TANYA KEWALRAMANI ’15
If I am being completely honest, I had absolutely no idea that Miss America was even happening when I saw on Facebook who the winner was. The contest was not something that I followed and I had little interest in it. When I woke up the morning after the competition, and checked Facebook, my news feed was flooded with links and statuses about the winner Nina Davuliri. I glanced at the mountain of work piled at my desk, and then glanced back at my computer’s screen. Of course, we all know what the winner was? My Facebook page.
As I scrolled through the links provided, I was in utter shock. Not so much anger, but pure shock. People’s ignorance had soared to an entirely new level. There are two things that I need to clarify before I write any further. Dubai, my hometown, is in the Middle East. It is from that part of the world where Arabs are from. I was born in India, which is my nationality. That is where Indians are from. It should be obvious enough, right? Clearly not from what I had seen on Facebook. It was baffling to think that people confused India and the Middle East as one. Had the 9/11 attacks left a certain number of people in America thinking that the rest of the world was somehow meshed into one, and America was the other part of the world?
It is really easy for us to blame all these people, and criticize them. However, we need to get down back to the basics. What influences their thoughts? They believe in their country, like we all believe in our respective countries. They are imposing the views that have been imposed upon them. They have grown up in households that dictate such views. Maybe their parents say all sorts of terrible things about the United States and the world that exists. 9/11 left a major impact on them. Some people attacked their home, where they are supposed to be safe. In their minds they feel that it was so simple for outsiders to attack where they are supposed to feel secure. Whatever the media has taught them after the incident, must have left a deep impression on them.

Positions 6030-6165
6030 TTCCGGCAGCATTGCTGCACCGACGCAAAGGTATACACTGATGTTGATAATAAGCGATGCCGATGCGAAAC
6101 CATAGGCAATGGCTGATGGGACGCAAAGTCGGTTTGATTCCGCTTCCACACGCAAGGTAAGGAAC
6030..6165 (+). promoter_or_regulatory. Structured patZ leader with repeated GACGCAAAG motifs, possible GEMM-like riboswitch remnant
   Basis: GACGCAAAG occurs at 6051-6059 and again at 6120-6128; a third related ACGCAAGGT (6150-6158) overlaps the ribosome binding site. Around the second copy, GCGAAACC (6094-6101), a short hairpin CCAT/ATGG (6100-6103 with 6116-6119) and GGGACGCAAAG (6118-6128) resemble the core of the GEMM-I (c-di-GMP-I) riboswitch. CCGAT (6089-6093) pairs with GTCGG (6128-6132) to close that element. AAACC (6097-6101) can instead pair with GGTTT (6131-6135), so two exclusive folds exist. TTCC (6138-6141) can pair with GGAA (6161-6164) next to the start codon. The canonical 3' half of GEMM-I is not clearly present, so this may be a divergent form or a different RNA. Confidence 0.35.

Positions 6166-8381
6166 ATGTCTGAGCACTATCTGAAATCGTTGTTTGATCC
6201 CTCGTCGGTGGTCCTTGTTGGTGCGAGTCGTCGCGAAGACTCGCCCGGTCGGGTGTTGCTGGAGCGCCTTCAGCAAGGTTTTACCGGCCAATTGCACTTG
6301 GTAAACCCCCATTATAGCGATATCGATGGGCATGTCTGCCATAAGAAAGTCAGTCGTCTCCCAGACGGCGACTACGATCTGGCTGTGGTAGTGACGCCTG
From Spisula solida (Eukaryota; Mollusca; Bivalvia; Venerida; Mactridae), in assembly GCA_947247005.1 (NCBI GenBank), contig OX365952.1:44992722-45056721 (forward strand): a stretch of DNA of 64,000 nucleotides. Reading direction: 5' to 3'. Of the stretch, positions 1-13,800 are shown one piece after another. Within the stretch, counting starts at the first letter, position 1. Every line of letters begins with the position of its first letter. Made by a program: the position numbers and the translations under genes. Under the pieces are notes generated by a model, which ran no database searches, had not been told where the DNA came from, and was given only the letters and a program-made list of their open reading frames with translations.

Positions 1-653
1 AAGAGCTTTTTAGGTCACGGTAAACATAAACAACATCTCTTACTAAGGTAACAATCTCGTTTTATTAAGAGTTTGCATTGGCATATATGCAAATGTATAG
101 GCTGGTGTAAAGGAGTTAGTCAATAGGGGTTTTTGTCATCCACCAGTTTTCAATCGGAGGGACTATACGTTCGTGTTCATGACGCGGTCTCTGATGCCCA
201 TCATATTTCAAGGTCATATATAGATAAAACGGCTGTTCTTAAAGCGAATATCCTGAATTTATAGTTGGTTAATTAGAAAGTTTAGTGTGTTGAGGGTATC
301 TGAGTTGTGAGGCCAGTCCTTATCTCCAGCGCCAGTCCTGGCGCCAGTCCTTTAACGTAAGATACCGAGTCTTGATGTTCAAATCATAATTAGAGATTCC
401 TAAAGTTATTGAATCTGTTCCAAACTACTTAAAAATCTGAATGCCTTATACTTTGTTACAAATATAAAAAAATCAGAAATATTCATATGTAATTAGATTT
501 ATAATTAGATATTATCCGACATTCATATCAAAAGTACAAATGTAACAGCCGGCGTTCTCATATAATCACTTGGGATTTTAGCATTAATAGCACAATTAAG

I can never forget the conversations that I have heard after this incident. Everyone, including Americans themselves had nothing good to say about the people on Twitter. Some of them felt disgraced that they were actually in the same country as these people. International students felt unsafe, disgusted, and worried. What about themselves? Is that what all Americans thought of them? They were in a country that had given them a home for a certain number of years and intended to make the best time out of it that they possibly could.
This incident sparked a number of concerns that I feel America needs to address. Can we all make a difference by posting a status on Twitter, or on Facebook? I mean, that is definitely the first step forward, but what about after? Schools and the media need to make the biggest changes. People need to be educated about the world outside America, and the opportunities that it has to offer.
I have made my home in the United States, and have always made the best out of it . I did not feel unsafe. Instead, I was quite disappointed. I came here to learn and get a better education. I have had such amazing experiences, and such an incident would never leave me disheartened, but in fact more motivated. It should be looked upon as a teaching opportunity, as opposed to insulting that sector of people. It is more of a “lack of knowledge” situation as opposed to an ignorance situation.
There is a television show in India called “Jhalak Dikhla Jaa”, which is an Indian version of “Dancing With The Stars”. I am absolutely addicted to the show. There is a dancer from America named Lauren, and she is the only foreigner on the show. The Indians are in love with her, and they have embraced her with open arms. Well that is the general consensus anyways.
Then I heard another series of comments. How a foreigner should not have been allowed to come on the show. It was an Indian show after all. It was unfair that they had brought her on the show and many other such comments. Such problems take place all over the world, but it is us who need to make a change as opposed to criticizing these people.
There are a certain number of people that exist who are simply just ignorant. Then, there exists another sector of people who have been brought up in a certain way who are completely influenced by the media. We can slowly change their ways in a number of ways, but the most important thing we need to remember is that we need to be gentle with them. By simply imposing our views on them, it will not make any difference. Slowly and steadily, we can make a change and we need to start now.